Court says ‘Bite me!’ Muslim inmates do NOT have the right to halal meals in Ohio Prisons

Two Muslim inmates sued (paid for by US taxpayers) the Ohio prison system  for denying them meals prepared according to Islamic law, even though all pork products had been removed fro prison menus.

ABNA (H/T Ann L)  The state argued that providing the meals, known as halal, could bankrupt the state’s food service system because thousands of inmates have declared themselves Muslim.

Abdul Awkal, death row Muslim

Death row inmate Abdul Awkal argued in his lawsuit that the prison system’s failure to provide halal meals was a restraint on his religious freedoms.

Awkal — joined by a second Muslim inmate Cornelius Causey, 35, serving 15 years to life — said the vegetarian and non-pork options offered by the prison system weren’t good enough. The inmates said a non-pork meat option must be prepared in a specific fashion to conform to Islamic beliefs, such as butchering an animal by slitting its throat and draining its blood.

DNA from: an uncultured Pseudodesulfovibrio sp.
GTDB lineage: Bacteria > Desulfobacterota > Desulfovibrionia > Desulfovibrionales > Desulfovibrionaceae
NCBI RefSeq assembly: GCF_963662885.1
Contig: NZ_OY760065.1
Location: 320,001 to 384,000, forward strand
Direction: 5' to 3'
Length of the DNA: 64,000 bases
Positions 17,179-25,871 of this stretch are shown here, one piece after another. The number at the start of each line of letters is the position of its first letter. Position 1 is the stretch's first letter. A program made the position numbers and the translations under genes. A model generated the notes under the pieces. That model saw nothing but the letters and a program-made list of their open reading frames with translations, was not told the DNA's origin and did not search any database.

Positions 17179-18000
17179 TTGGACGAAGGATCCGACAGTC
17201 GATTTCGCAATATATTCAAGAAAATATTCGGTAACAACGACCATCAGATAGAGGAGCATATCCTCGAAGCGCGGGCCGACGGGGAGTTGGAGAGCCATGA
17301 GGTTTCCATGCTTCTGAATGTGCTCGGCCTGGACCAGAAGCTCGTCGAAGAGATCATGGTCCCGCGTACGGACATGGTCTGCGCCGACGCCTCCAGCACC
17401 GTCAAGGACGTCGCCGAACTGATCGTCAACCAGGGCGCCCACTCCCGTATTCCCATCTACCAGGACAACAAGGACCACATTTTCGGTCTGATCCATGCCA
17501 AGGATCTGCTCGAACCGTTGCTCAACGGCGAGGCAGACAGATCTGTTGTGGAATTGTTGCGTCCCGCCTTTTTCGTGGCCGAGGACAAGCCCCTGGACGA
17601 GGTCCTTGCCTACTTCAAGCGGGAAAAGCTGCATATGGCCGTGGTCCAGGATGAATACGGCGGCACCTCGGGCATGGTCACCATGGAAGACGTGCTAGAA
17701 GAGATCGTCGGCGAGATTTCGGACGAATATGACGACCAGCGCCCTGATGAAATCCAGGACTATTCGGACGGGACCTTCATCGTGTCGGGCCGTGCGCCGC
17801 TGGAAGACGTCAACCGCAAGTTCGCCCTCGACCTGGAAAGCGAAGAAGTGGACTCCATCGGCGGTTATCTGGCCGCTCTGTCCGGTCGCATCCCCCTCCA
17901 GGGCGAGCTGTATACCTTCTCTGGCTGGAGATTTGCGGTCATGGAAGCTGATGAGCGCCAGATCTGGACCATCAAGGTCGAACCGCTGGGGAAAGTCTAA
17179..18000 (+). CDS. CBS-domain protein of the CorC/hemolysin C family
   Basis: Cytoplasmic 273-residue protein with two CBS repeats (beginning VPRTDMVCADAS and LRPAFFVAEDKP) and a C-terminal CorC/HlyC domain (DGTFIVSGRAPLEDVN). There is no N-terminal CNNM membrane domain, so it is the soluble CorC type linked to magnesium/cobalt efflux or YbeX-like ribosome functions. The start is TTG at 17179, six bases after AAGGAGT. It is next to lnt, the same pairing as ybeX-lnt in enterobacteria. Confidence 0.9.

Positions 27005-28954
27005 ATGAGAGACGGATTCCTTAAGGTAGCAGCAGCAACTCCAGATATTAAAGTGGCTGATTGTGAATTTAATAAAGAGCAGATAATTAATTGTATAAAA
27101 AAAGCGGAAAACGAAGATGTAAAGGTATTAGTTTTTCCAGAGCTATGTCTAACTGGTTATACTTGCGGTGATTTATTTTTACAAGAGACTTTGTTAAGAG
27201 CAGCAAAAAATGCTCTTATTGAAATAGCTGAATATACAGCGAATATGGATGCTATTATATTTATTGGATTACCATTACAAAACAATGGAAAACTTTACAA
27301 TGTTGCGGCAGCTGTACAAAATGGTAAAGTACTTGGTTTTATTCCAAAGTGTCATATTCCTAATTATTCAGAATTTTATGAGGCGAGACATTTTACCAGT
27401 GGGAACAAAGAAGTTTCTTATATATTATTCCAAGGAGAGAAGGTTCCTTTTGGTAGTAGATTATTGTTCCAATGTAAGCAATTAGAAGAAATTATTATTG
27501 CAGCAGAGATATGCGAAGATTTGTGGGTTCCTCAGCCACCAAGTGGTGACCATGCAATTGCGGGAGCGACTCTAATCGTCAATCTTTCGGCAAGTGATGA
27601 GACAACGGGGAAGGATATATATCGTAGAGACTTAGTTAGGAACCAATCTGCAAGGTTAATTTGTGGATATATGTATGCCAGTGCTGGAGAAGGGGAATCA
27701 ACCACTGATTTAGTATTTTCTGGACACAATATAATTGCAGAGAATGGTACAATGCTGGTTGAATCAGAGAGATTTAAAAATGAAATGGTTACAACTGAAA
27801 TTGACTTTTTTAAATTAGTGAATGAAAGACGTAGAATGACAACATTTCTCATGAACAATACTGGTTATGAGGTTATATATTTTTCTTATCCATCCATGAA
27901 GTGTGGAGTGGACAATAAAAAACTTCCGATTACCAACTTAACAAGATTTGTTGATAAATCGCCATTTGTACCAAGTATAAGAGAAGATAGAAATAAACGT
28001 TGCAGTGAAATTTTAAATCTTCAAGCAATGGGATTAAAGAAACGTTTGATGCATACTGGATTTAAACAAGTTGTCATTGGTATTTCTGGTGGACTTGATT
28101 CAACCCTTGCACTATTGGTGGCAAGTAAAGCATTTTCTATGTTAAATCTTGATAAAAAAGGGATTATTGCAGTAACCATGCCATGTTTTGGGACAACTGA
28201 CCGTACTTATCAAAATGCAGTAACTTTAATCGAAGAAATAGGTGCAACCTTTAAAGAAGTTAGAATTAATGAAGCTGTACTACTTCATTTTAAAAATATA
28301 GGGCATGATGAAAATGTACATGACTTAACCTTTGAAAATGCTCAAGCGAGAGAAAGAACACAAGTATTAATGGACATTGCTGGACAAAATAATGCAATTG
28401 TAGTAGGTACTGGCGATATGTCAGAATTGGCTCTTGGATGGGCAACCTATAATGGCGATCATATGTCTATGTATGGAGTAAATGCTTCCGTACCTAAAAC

Ohio argued that it provides both non-pork and vegetarian meals to Muslims and says the courts have sided with this practice. The state also says that providing halal meals could hurt Ohio financially, given the current budget situation.

“Once one Muslim’s request for a Halal diet is granted (or ordered to be granted), all other declared Muslims will want the same accommodation,” Assistant Attorney General Ryan Dolan argued in a 16 December court filing.

About 200 inmates identify themselves as Jewish out of a system of about 50,000 inmates, according to the state. By contrast, Ohio prisons have nearly 2,500 Muslim inmates, the state says. “Additionally, it is fair to assume that many inmates would convert to Islam if they receive what is perceived to be a better diet,” the state said.

The inmates argued they have only two inadequate options: vegetarian meals, or meals with non-pork meat that violates their religious beliefs.

“Jewish inmates, who have similar dietary needs, are not forced to make such a choice,” the Muslim prisoners argued. Attorneys for the two inmates argued that the state was exaggerating the cost.